Just 15 minutes before last night's 7 o'clock tip-off, both teams looked ready for The Challenge.
At one end of the basketball court of the Obery Court Recreation Center in Annapolis, an 11-man Maryland State Police team, went through its warm-up paces, shooting jumpers and driving for layups. They wore black shorts and black shirts with gold numerals and the word "Trooper" written across their chests.
At the other end, a motley-looking crew had assembled. Aside from their white T-shirts, they seemed to have no uniformity at all -- wearing a multicolored array of shorts and sweat pants. They are the Team With No Name, according to the man who coaches them, 29-year-old Harold "Chucky" Lloyd.
"Just call us Clay Street," Mr. Lloyd said.
It was only 22 days ago that 22 troopers from the state police "Operation People" Program set up shop in the Clay Street community in Annapolis. Community leaders called them in to help the neighborhood that has been riddled with drug dealing and violent crime.
"We came to help the Annapolis Police Department help citizens reclaim their neighborhood," said Sgt. Clarence Bell, the second in command of the Operation People unit. In addition to the 22 troopers assigned to the unit, the Annapolis Police Department has assigned four to six officers of its own to Operation People, Sergeant Bell said.
"We're basically trying to show everybody down here that we can be together," said Tfc. Dale Carnegie, 27, a seven-year veteran of the state police. He is the captain of the basketball team composed of nine troopers and two Annapolis police officers. The game is part of the community policing effort that has taken Operation People from the Newtowne community in Annapolis to Salisbury on the Eastern Shore and now back to Clay Street.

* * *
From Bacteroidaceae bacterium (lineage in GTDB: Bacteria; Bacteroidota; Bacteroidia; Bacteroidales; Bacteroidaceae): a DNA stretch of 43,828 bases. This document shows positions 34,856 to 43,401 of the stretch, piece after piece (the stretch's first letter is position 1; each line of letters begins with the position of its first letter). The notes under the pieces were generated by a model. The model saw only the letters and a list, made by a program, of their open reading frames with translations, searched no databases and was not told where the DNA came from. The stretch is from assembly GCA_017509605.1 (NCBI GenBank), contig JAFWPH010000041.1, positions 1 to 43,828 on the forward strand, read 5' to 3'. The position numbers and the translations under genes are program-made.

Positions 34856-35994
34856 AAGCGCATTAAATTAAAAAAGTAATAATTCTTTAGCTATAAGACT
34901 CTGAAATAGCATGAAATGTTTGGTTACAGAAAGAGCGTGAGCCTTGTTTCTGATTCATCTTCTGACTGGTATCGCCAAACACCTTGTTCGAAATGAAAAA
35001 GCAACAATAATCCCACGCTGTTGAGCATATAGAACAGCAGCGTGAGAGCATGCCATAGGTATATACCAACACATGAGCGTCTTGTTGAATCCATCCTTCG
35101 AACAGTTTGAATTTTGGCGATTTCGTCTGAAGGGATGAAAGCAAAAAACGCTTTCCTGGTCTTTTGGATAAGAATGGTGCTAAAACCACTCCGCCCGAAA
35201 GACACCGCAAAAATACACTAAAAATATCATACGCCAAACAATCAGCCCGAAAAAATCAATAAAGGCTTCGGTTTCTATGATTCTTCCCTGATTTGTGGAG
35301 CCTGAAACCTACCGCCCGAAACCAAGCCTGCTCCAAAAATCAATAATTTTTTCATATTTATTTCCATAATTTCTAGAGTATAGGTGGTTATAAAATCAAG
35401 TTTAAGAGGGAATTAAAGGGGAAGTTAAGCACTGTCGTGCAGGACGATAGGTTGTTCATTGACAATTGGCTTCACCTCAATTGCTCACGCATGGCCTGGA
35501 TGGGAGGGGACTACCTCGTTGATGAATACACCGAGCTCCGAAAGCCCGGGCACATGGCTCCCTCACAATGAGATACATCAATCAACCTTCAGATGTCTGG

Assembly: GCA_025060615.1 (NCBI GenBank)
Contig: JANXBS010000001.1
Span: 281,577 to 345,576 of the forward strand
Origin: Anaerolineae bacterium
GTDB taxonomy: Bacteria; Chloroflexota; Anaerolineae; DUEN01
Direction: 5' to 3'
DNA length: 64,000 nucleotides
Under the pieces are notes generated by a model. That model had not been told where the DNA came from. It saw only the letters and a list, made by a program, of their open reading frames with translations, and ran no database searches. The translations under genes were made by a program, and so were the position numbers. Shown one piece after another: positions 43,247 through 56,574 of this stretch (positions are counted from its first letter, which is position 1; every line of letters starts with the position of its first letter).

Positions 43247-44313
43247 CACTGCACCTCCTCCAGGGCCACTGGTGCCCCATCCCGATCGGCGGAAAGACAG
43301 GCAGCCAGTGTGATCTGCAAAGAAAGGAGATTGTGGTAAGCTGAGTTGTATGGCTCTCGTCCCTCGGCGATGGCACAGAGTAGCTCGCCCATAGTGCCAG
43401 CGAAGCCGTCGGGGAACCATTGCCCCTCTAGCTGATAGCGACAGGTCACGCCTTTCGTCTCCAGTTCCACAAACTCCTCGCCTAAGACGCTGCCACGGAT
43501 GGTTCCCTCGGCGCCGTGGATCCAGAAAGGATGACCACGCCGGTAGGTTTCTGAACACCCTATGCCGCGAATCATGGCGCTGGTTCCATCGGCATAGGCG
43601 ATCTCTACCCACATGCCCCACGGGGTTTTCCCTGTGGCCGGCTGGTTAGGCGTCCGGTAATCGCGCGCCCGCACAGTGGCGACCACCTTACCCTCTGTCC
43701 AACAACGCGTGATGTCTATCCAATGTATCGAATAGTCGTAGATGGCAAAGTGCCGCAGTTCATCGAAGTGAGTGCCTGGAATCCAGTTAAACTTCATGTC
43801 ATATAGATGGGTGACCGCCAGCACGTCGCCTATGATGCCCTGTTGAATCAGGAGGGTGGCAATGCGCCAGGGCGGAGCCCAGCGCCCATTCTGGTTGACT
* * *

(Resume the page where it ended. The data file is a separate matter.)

Community residents challenged the troopers to a collegiate-style basketball game of two 20-minute halves. Trooper Carnegie was coy before the game started about just how the challenge came about, but Mr. Lloyd wasn't. It seems Trooper Carnegie himself sold some "woof tickets," claiming his team could beat Clay Street's, Mr. Lloyd alleged.
"I'm not going to deny that," Trooper Carnegie said with a smile. "I'm going to plead the Fifth on that one."
The troopers won the opening tip and soon surged to a 24-13 halftime lead.
Ward 2 Alderman Dean L. Johnson, who represents the Clay Street community, was there to cheer his team on.
"Our team is throwing it around a lot but we're not organized," Mr. Johnson said in explaining the troopers' lead. Robert Dears, 13, a resident of the community, also had an opinion about why the Operation People squad was leading.
"The troopers are playing a good game," said the youth, who feels the troopers are "nice guys who don't bother anybody."
On the Clay Street bench, Mr. Lloyd wasn't worried.
"I think we're going to come back," he said. "We've got a long bench. [The troopers] are kind of old and they're getting tired." His squad ranged in age from 15 to 41.
Mr. Lloyd's prediction came true in the second half. With a flurry of 3-point shots and good defense, his youthful 15-man squad wore down the troopers to win by a final count of 44 to 31.
"It's good for the community for everybody to come out here," Mr. Lloyd said after the game. "We [residents and troopers] communicate with each other and respect each other. The community is happy to have them here."
Charles Wright, at 41 the oldest member of the Clay Street squad, said the troopers "played good the first half, but I said the second half was ours." He promised the troopers a rematch.